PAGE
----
Dental disease is the most commonly diagnosed disease in dogs. Periodontal disease is the most common culprit for causing dental disease. Periodontal disease describes the inflammation or infection of the gums around the teeth. Dogs don’t really get cavities like humans; they get a build-up of tartar that over time causes an infection of the area around the tooth, and leads to gingivitis and periodontal disease. Statistics show that 8 of 10 dogs over the age of three are affected with dental problems. The good news is that dental disease can be treated and there are several good preventive practices that can be done to decrease the risk of your dog suffering from dental disease. The bad news is that if dental disease goes undetected or untreated, the bacteria that will build up can be absorbed into the bloodstream and carried to other organs where it can cause an infection.

SOURCE & CAUSE(S) OF DENTAL DISEASE IN DOGS

Tartar is formed by a build-up of bacteria on the tooth surface. Since dogs don’t brush their teeth every day, the bacteria multiply and eventually form a hard substance that is known as plaque, and this leads to tartar formation. This tartar begins to infect the gums and they recede. As the gums recede, unprotected areas of the tooth are exposed and infection sets, in causing pain. Although dental disease is not necessarily a heredity issue, some breeds are more susceptible than others.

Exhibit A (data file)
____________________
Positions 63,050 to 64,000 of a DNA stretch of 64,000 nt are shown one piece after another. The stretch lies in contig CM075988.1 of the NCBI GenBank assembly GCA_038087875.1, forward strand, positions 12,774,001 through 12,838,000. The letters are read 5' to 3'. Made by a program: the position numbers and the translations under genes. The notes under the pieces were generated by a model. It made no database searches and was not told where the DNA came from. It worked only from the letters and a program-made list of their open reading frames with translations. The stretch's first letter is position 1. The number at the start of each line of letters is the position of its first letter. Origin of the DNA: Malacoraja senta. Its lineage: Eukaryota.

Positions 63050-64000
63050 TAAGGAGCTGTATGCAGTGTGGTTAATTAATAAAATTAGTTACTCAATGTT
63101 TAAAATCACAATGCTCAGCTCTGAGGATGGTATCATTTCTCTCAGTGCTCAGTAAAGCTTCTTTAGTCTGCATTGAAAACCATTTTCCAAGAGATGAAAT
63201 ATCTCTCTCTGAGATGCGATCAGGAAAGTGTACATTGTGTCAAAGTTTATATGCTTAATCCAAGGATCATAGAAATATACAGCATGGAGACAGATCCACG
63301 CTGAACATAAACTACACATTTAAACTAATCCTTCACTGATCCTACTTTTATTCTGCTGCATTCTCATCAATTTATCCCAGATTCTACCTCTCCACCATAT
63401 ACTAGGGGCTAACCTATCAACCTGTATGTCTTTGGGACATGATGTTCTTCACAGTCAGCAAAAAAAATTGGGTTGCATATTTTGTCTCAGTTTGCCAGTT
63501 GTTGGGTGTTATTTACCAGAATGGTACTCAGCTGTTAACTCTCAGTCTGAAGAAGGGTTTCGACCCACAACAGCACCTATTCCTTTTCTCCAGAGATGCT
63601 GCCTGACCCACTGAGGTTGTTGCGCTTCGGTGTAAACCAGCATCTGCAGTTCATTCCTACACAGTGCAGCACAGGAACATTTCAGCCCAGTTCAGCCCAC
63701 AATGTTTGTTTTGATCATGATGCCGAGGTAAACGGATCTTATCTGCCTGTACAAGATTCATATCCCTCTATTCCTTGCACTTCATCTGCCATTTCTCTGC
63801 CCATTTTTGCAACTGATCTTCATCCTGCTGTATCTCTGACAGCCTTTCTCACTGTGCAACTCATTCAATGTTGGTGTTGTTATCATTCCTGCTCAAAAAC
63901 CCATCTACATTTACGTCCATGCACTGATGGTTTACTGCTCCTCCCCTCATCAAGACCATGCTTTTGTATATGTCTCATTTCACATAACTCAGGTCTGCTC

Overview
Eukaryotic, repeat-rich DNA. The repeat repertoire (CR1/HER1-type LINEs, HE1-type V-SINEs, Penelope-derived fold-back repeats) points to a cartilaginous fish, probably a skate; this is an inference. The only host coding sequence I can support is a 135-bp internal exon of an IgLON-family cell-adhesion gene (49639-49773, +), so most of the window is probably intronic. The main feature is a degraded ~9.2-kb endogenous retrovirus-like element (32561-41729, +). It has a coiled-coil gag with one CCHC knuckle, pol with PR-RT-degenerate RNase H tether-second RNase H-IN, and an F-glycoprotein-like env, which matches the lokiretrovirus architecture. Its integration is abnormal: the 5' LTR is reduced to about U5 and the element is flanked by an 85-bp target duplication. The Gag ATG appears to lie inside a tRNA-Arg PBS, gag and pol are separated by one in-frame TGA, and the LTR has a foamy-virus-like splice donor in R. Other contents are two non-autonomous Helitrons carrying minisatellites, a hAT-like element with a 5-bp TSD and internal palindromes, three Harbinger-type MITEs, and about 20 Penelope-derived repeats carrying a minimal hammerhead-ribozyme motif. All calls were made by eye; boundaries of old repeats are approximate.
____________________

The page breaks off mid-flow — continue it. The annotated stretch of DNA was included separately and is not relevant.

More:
SIGNS & SYMPTOMS OF DENTAL DISEASE IN DOGS

  • Foul breath
  • Change in eating habits
  • Painful mouth – may growl or snarl if mouth or head is touched
  • Excessive drooling
  • Not wanting to chew on toys
  • Dropping food out of mouth when eating
  • Rubbing face on ground or pawing at face
  • Weight loss

DIAGNOSIS & TESTS FOR DENTAL DISEASE IN DOGS

Diagnosis begins with a complete history and a physical exam of the dog. If your dog is suffering from a degree of dental disease, your veterinarian will be able make this determination by looking at your dog’s teeth and gums. Based on the findings, a dental cleaning may or may not be recommended. Some blood work may be needed to evaluate the internal organ function, in order to determine if it is sufficient to go under general anesthesia for the procedure.

TREATMENT & MANAGEMENT OF DENTAL DISEASE IN DOGS

The goal of dental cleaning is to remove the tartar and plaque from the tooth surface using ultrasonic scaling and polishing tools. This will require general anesthesia and can be done as an outpatient visit. If any teeth need to be extracted, this can also be done at the same time as the cleaning, and will usually require a course of oral antibiotics following the procedure.

PREVENTION & HELPFUL TIPS FOR DENTAL DISEASE IN DOGS

  • Dental disease itself is not 100% preventable, however, the degree of dental disease can be. Here are some ways dog owners can help reduce the effects of tartar:
  • Provide special canine chew toys, designed to reduce tartar build up.
  • Feed special dental diets
  • Brush your dog’s teeth at home on a regular basis.  Ask your veterinarian to provide you with the proper instructions.
  • Take your dog to the veterinarian for routine